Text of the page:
Law Report: Practice guidance on committal cases: DPP v Channel 4 Television Co Ltd; AG v Mantoura (Practice Guidance). Queen's Bench Divisional Court (Lord Justice Woolf and Mr Justice Pill), 31 July 1992

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The Queen's Bench Divisional Court was a more appropriate forum than the Crown Court to hear committal proceedings for an alleged contempt consisting of disobedience of an order of the court or an undertaking given in connection with criminal proceedings in the Crown Court.

In a separate statement, handed down afterwards, the Divisional Court gave guidance on questions of jurisdiction and forum raised in two contempt cases in which it had just given judgment.

In the first case the Director of Public Prosecutions had applied for fines or writs of sequestration against Channel 4 and Box Productions Ltd for breach of an order by Judge Clarkson QC at Middlesex Crown Court on 31 October 1991, under the Prevention of Terrorism (Temporary Provisions) Act 1989, requiring them to disclose to the police information obtained when making a television documentary (see the Independent, 5 August 1992).

In the second case (on right) the Attorney General had applied for Mr Jack Mantoura to be committed to prison or fined for breaching an undertaking given to Judge Rivlin QC at Southwark Crown Court to pay pounds 25,000 compensation to the victim of a fraud committed by his son.

LORD JUSTICE WOOLF said the Crown Court, under section 45(4) of the Supreme Court Act 1981, had 'the like powers, rights, privileges and authority of the High Court' in relation to contempt.

The High Court's power to make an order on its own motion against a person guilty of contempt was expressly preserved by Order 52, rule 5 of the Rules of the Supreme Court.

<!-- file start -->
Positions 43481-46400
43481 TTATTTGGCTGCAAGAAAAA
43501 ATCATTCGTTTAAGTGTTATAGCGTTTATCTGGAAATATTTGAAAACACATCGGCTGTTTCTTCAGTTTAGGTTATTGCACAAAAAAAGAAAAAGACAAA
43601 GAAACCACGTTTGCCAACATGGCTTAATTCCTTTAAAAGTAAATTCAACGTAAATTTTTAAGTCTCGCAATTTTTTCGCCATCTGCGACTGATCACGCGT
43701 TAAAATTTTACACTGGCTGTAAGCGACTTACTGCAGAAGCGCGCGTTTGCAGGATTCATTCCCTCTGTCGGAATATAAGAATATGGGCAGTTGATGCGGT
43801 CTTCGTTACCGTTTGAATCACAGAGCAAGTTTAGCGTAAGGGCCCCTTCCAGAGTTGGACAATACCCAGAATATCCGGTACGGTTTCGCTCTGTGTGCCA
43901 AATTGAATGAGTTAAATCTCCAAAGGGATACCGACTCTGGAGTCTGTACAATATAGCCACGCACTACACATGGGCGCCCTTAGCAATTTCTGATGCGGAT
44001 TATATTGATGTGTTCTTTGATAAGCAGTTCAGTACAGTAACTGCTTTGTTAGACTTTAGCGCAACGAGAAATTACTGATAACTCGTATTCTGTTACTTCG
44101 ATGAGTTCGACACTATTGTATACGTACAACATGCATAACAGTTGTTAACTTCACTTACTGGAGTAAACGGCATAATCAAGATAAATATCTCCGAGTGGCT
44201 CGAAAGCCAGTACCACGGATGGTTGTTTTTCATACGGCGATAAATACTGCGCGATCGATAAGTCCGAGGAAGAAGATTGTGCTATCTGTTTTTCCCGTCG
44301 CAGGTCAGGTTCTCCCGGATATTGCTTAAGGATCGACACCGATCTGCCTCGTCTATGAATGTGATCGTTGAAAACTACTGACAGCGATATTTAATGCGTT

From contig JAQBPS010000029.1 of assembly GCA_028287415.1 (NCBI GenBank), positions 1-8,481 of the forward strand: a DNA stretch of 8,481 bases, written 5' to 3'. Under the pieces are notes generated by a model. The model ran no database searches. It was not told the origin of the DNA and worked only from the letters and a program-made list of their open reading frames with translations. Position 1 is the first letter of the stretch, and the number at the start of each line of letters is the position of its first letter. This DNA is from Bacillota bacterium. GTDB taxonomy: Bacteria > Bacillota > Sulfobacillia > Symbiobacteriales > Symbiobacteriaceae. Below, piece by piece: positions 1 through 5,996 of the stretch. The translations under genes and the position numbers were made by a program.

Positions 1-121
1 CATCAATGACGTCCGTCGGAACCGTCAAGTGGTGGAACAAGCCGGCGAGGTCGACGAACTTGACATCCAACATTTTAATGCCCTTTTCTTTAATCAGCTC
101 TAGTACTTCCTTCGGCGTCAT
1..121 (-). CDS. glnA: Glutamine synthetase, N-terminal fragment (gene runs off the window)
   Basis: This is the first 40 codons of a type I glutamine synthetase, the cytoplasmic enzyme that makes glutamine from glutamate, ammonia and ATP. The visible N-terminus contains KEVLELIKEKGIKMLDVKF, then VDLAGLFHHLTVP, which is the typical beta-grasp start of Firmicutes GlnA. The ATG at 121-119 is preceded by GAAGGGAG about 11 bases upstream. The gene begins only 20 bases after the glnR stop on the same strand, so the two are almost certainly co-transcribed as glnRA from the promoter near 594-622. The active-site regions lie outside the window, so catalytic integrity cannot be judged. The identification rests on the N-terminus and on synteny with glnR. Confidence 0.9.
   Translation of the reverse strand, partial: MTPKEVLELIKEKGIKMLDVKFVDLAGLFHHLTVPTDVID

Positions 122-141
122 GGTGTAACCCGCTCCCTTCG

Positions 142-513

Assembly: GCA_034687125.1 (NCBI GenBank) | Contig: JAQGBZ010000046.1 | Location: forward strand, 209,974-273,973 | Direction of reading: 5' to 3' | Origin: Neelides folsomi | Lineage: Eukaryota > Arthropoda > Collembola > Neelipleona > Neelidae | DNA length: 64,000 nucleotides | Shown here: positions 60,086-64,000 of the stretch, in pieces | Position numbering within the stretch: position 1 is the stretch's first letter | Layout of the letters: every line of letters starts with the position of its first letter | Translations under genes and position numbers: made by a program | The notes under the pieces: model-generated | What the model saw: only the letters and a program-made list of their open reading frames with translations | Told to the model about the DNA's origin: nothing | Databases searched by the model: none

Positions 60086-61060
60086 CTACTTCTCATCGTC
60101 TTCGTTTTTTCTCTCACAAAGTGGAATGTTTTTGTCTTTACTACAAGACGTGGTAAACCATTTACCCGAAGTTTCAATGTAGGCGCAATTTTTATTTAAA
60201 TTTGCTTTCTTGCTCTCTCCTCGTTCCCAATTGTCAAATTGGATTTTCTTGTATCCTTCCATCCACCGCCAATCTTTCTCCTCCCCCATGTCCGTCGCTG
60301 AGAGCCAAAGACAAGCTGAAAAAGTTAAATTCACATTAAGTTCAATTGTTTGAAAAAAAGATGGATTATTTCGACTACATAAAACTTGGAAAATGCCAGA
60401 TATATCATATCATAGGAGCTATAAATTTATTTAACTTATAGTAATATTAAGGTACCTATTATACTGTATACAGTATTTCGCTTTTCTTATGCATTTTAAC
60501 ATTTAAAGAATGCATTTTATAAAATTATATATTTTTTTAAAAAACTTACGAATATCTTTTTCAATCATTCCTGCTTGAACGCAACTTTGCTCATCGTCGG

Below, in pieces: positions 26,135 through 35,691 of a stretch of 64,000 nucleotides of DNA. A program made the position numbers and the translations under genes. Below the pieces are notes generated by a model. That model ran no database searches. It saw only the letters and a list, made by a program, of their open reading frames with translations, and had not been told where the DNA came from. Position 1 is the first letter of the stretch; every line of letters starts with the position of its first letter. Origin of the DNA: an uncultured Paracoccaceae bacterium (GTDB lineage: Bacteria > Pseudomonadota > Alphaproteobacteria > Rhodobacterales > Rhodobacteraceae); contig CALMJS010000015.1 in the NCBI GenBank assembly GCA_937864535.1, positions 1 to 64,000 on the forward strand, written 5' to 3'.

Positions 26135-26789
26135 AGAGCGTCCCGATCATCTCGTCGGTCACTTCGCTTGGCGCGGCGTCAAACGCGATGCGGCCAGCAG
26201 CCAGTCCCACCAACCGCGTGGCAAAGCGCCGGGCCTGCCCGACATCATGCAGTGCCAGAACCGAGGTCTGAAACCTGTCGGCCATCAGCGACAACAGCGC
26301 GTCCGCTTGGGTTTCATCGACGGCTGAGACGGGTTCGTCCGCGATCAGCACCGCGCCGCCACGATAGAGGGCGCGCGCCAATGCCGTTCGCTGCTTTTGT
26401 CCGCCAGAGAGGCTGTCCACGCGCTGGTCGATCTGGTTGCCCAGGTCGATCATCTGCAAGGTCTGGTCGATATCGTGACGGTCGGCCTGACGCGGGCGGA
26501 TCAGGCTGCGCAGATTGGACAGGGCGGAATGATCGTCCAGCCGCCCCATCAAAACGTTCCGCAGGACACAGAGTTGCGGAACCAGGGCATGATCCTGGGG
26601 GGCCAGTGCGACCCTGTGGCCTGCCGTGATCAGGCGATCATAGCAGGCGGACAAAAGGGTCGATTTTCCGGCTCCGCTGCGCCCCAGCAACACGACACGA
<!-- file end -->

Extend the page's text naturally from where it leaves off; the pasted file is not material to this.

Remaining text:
However, Order 52, rule 1(2) provided that: 'Where contempt of court (a) is committed in connection with . . . (ii) criminal proceedings, except where the contempt was committed in the face of the court or consisted of disobedience to an order of the court or breach of an undertaking to the court . . . then an order of committal may be made only by a Divisional Court of the Queen's Bench Division.'

It was accepted that since both these applications fell within the exception to Order 52, rule 1(2)(a)(ii), they were not ones where a committal order could be made only by a Divisional Court. Both the Crown Court and Divisional Court had jurisdiction to deal with them. The problem was which was the appropriate forum.

In his Lordship's judgment, the Channel 4 case exemplified the type of application which should invariably be heard by the Divisional Court.

The Mantoura case, although less sensitive, was on its facts also well suited to disposal by the Divisional Court.

If, however, an application was dealt with in the Crown Court, it was important to recognise the need for justice to be seen to be done.

The judge should not appear to be a prosecutor acting in his own cause.

A judge should only act of his own motion if: (a) the contempt was clear; (b) it affected a trial in progress or about to start; (c) it was urgent and imperative to act at once to prevent justice being obstructed or undermined and to preserve the integrity of the trial; and (d) no other procedure would meet the ends of justice.

However, where a contempt occurred in the Crown Court, the judge need not appear in the position of prosecutor: an application could be made by the DPP through the CPS, or by another Crown Court judge.